Pole Boat at Honey Island Poem

Pole Boat at Honey Island Poem

The way he pushes deeper
into everything I hate—the heat rising
like wet crepe from silt and muck
to fill our lungs with its rotten breath.
Listen to the grunting armadillos,
pad the tule pond on tiny feet.
Listen to the owl croon
in the loblolly.
I want to be brave, to bathe
myself in the humid night,
to cross the irradiant lawn
under magnolias,
those creamy-faced babies
perched in evergreen leaves,
to float through dives,
sick-smelling bayous full of turtle,
yellow-capped night heron,
to let the air penetrate at last,
the miasma that sends women to attics,
sets them scratching walls like mice,
rocking, humming with no release.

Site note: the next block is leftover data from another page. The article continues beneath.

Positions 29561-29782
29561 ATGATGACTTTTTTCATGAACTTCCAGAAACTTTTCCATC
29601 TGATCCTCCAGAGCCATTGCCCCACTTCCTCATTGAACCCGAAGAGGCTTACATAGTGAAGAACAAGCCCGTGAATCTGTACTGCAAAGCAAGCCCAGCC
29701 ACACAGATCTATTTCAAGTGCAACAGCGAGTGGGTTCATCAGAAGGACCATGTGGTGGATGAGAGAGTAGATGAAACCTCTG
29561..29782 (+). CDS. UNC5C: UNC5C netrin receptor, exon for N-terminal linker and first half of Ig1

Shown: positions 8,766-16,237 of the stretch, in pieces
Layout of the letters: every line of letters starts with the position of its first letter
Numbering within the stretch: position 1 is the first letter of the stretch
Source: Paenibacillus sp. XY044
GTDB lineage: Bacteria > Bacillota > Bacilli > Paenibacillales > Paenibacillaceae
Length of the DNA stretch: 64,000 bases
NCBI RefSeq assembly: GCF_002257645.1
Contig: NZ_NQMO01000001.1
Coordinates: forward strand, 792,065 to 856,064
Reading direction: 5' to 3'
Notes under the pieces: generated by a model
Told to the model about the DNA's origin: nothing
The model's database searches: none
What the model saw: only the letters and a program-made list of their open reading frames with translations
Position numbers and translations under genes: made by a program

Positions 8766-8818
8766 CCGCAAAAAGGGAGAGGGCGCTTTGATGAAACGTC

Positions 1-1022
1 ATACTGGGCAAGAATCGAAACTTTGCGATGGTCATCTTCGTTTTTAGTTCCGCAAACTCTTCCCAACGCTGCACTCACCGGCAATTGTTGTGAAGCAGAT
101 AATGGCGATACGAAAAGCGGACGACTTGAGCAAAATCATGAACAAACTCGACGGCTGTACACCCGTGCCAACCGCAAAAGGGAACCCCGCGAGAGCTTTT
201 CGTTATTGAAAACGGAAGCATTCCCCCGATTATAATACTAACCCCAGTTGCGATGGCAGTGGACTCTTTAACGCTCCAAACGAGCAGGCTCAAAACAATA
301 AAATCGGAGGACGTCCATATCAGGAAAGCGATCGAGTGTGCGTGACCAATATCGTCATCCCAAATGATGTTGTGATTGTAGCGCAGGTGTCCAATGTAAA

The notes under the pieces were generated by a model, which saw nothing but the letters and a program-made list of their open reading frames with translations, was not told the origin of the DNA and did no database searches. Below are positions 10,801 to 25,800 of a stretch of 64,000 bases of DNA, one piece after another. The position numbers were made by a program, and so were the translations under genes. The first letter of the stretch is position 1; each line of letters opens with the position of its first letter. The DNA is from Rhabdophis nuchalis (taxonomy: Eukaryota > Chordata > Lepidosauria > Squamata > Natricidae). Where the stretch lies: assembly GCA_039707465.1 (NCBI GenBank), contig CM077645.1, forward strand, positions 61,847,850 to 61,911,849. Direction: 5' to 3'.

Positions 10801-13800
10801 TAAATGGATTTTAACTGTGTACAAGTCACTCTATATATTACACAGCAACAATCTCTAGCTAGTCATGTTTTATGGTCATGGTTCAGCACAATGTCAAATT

But I am afraid. I have danced
the sad slippers. I have placed
a hand on blind branches,
felt it flame with fire ants.
My lover’s body like water snakes,
his sweat the odor of crawfish,
boiled. As he poles deeper
into the gauzy night—water swims
beside kerosene. So too as peepers
fill their bugle pouches—
like voices in an asylum,
an orchestra of cracked reeds,
throbbing sacs of chameleon—
we strum our giddy throats.
We begin to screech.

Sandra Alcosser
from Except by Nature

Pole Boat at Honey Island Poem

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